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Should You Fire Yourself?

Should You Fire Yourself?

Recently, I’ve had some interesting conversations with clients, colleagues, and friends about how busy life is. In fact, I doubt you’ll make it through this blog post without some kind of interruption! Excessive busyness has become a regular part of our lives. Some of us are expert task-jugglers (or at least it looks that way). Others of us struggle with the juggling act.

As we start a new year, it’s a great time to ask yourself if your juggling act is preventing you from achieving your goals. If the answer is yes, then I’d like to issue you a challenge: fire yourself. That might sound a little scary. Maybe even completely crazy. But the bottom line is that if you have too much on your plate, you will never be successful.

I’m not saying that you need to quit your job or give up on your career. And I’m definitely not saying that you should sacrifice your personal relationships to be successful at work. I am saying that you can’t do it all. And no matter how energetic or strong willed you are, at some point, you have to focus on the things that make a difference. If you feel overwhelmed, can’t find enough time in the day, don’t get enough sleep, and watch your weekdays run into weekends over and over again, know that there is hope…but you might need to fire yourself. Here’s how to do it.

No matter how energetic or strong willed you are, at some point, you have to focus on the things that make a difference.

How to fire yourself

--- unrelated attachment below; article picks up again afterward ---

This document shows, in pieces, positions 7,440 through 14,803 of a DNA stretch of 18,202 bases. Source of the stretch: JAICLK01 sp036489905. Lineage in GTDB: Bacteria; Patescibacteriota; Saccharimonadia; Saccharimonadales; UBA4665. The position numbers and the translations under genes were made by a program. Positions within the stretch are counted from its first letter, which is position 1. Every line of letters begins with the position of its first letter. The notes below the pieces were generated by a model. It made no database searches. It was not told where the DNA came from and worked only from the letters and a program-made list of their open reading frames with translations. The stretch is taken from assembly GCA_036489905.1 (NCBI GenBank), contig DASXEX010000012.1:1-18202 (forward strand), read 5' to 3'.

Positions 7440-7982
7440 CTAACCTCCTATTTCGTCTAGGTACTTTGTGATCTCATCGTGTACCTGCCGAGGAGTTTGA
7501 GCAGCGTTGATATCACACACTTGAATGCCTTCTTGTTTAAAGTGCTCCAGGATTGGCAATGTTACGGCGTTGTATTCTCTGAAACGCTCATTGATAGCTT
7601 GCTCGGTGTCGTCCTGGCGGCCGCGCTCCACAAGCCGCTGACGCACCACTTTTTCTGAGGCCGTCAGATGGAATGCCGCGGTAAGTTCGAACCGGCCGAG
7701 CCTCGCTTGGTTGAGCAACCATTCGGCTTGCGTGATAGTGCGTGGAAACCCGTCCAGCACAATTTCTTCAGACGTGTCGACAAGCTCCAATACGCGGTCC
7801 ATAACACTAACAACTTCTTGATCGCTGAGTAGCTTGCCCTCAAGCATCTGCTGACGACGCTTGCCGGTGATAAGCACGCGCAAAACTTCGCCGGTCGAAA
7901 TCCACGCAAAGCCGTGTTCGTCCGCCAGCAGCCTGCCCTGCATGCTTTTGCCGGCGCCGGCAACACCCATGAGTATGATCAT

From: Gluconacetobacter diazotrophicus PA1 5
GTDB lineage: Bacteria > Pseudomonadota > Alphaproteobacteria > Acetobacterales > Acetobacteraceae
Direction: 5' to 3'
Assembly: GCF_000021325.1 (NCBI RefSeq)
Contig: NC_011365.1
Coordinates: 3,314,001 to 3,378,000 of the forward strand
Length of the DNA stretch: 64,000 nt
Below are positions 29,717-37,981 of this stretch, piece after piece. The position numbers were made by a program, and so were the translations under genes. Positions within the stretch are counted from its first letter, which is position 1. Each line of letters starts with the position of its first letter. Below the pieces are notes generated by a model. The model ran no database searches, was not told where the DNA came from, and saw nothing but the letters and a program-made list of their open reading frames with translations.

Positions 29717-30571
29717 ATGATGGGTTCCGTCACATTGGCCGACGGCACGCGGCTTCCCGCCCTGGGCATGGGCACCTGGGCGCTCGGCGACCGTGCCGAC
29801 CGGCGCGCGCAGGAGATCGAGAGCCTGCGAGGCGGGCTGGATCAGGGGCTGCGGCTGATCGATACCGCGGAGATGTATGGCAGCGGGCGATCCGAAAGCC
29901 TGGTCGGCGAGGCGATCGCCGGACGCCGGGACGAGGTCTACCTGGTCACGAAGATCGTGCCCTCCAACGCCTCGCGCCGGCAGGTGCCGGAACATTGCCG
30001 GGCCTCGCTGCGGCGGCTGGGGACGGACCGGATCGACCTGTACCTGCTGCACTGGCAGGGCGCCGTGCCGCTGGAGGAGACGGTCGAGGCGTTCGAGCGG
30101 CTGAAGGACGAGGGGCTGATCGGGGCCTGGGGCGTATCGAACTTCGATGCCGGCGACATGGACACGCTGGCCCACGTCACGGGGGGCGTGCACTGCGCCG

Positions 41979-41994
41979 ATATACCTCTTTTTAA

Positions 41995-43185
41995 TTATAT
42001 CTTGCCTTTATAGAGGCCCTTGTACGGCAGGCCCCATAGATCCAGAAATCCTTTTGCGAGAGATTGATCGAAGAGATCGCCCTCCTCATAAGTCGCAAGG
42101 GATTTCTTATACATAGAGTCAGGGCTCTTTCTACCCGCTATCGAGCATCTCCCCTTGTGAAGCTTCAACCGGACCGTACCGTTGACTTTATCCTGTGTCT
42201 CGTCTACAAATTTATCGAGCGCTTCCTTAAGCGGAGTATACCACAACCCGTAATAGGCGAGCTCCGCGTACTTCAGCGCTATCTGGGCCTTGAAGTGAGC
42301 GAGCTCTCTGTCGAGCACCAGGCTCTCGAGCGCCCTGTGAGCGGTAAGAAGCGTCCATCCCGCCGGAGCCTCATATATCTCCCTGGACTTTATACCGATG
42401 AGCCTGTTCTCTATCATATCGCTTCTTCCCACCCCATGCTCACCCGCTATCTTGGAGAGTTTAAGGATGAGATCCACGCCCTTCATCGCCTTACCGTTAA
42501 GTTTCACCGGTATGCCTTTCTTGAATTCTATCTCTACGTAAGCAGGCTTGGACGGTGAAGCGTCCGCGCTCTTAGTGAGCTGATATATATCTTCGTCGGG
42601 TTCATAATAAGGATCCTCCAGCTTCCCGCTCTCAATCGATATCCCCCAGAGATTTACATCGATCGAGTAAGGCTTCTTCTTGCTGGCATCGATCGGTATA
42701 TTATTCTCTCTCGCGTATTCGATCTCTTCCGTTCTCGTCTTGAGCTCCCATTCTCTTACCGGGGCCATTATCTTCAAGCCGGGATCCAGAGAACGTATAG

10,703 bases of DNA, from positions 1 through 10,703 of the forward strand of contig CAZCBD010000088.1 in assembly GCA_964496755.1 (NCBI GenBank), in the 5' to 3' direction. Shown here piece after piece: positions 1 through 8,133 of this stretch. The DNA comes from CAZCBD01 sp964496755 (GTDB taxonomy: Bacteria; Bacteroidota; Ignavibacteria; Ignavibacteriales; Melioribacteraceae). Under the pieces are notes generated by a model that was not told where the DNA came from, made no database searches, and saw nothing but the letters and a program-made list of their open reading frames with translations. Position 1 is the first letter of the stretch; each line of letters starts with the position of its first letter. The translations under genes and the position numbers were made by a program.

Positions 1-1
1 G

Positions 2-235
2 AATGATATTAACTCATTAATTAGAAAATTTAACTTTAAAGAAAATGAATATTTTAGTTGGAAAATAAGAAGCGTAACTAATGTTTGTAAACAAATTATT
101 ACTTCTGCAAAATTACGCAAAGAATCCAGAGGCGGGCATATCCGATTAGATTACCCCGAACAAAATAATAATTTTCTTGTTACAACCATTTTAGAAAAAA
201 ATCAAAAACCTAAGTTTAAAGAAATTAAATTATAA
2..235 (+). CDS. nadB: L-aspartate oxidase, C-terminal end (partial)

1. Set clear goals. Start with five goals. Once you clarify your top priorities, you’ll quickly identify areas where you need to fire yourself. Understanding your objectives, and limiting how many you have, will provide you with the best opportunity to be successful. You still have to be smart and work hard, but eliminating the things that are getting in your way will help you become much more effective, almost overnight.

2. Know when to say “no”. You might be pretty good at setting five goals. But how often do you say no? An extra project at work. Another home improvement. A social outing. You probably have the best intentions when you say yes. “If I give extra support to my team or my manager, that will help me get ahead at work.” “If I say yes to another project at home, then I’ll be able to get more done and finally relax with my family.”

The fact is that you can’t make everyone happy, all of the time. Pretty soon, your list of goals has doubled from five to ten and you’re on track to achieve maybe one or two of them. Firing yourself will only work if you learn to say no. Otherwise, you’ll end up right back where you started—overwhelmed and underachieving.

3. Ask for help. Have you ever been assigned a project (even one related to your top five goals) and felt that empty feeling in your stomach because you knew it would be a ton of work and you might not have the resources you need? When that happens, ask for help. Help comes in many forms: reprioritizing your work load, getting some extra budget to hire outside help, or taking something off your list. Whatever form it takes, it’s okay to speak up and make sure that your manager or your partner in life knows that you need help. It isn’t about being strong or weak, rather, it’s about being honest and being able to deliver on your promises.

Final thoughts

As you think about your life, professionally and personally, I encourage you to take a realistic look under your own hood. Are your priorities clear? Do you know how to say no and ask for help? Can you have an honest discussion with your manager at work and your partner at home? If you can, that is fantastic. If you can’t, or if you feel like you’re running out of energy and focus, then it might be time to fire yourself from the things that are getting in the way. I think you’ll quickly find that you’re more effective in every aspect of life. And throughout the year, make sure to give yourself permission to do some things just for you.

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Bridge Partners

Bridge Partners

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